Climate change conspiracy theories

Photo credit: CORBIS/Joseph Sohm; ChromoSohm Inc.

In 2010, politicians from the Utah House of Representatives urged the United States Environmental Protection Agency to immediately suspend policies aiming to reduce carbon dioxide emissions. Why? Global climate change, the politicians argued, is a fraud. According to the Utah Representatives, the apparent scientific consensus around anthropogenic climate warming is the product of  a consortium of scientists who manipulate data, subvert the peer-review process, and attempt to bully the small minority of dissenting scientists into silence. Faking empirical support for global warming allows these “climate change alarmists” to ride “the climate change ‘gravy train'”. And so, rather than take steps to protect public health and the future of the planet by reducing carbon dioxide emissions, the Utah politicians called instead for an “investigation of the climate data conspiracy.”

This is not an isolated incident. In the U.S., many Republican politicians refuse to accept the reality of anthropogenic climate change. Potential 2016 Republican Presidential candidate Marco Rubio has expressed doubts about the scientific consensus. In 2012, a U.S. Senator published a book called The Greatest Hoax: How the Global Warming Conspiracy Threatens Your Future. It is particularly worrying when people in power deny science and espouse conspiracist ideas. When climate change conspiracy theories affect political policy, it can have consequences for all of us – not just those who believe the theories.

But of course, it isn’t just politicians who think that climate change might be a hoax; there is a substantial minority of the public who doubt that climate change is real or caused by humans. Recent psychological research suggests that the people who tend to reject the reality of anthropogenic climate change are likely to endorse other, entirely unrelated conspiracy theories as well. Stephan Lewandowsky and colleagues at the University of Western Australia ran a survey asking visitors to climate blogs their views on climate change. Respondents were asked, for example, the extent to which they agreed with the statement “I believe that burning fossil fuels increases atmospheric temperature to some measurable degree.” In addition, participants in the study were asked their beliefs on a number of conspiracy theories, such as “A powerful and secretive group known as the New World Order are planning to eventually rule the world through an autonomous world government which would replace sovereign governments.”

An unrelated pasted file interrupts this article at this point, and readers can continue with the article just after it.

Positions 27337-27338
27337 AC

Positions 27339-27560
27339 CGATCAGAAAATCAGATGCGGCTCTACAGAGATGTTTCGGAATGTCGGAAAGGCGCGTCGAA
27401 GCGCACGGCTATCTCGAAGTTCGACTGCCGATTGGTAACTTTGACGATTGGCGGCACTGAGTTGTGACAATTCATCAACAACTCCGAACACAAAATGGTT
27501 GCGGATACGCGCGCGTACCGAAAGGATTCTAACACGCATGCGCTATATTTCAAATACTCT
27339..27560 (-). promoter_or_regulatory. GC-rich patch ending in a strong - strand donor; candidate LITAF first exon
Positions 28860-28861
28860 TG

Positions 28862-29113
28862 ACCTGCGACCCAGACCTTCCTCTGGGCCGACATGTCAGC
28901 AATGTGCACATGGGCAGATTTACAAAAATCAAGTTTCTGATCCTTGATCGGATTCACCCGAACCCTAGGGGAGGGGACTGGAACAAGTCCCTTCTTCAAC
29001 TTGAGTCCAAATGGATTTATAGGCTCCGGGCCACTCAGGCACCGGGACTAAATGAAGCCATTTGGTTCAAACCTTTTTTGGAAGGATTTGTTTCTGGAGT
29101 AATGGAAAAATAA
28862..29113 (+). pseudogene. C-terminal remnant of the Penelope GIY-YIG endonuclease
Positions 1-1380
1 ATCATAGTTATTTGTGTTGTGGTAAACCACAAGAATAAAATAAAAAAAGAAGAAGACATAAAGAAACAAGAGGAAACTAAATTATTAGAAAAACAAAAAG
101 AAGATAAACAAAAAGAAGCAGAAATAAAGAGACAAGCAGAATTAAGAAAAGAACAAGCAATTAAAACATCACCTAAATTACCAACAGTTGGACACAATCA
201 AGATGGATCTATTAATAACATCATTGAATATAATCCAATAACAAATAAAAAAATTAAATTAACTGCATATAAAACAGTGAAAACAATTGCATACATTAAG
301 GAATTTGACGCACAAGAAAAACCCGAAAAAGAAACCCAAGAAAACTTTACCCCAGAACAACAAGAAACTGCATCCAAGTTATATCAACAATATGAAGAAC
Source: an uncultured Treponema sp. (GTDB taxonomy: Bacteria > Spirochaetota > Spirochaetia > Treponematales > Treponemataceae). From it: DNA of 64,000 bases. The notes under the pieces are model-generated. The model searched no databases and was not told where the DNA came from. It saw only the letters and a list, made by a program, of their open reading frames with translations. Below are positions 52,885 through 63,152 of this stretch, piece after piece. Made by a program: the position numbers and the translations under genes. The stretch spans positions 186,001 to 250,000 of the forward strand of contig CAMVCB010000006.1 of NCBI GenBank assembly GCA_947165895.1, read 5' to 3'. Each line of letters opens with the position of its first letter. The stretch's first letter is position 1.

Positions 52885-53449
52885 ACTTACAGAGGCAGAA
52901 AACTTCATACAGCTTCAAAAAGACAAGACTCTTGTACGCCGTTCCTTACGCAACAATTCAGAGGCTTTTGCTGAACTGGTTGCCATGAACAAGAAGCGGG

The survey results showed a small but reliable relationship between climate change denial and belief in the various conspiracy theories: people who rejected the scientific consensus on climate change were more likely to believe that 9/11 was an inside job, the moon landing was faked, and the New World Order are taking over.

It would be hard to reject the overwhelming scientific consensus on the reality of climate change without postulating a conspiracy among researchers to mislead the public. Thus, it is not surprising that someone who engages with this particular conspiracy theory will engage with other, unrelated conspiracy theories. As we’ve mentioned here on the blog, several studies reveal that people rarely believe just one conspiracy theory. Rather someone who strongly believes one conspiracy theory is likely to strongly endorse many others. By the same token, a person who completely rejects one conspiracy theory will likely reject all others. Most people are somewhere in between these two extremes, entertaining the possibility of conspiracy theories to greater or lesser extent, but treating all theories as equally plausible or implausible.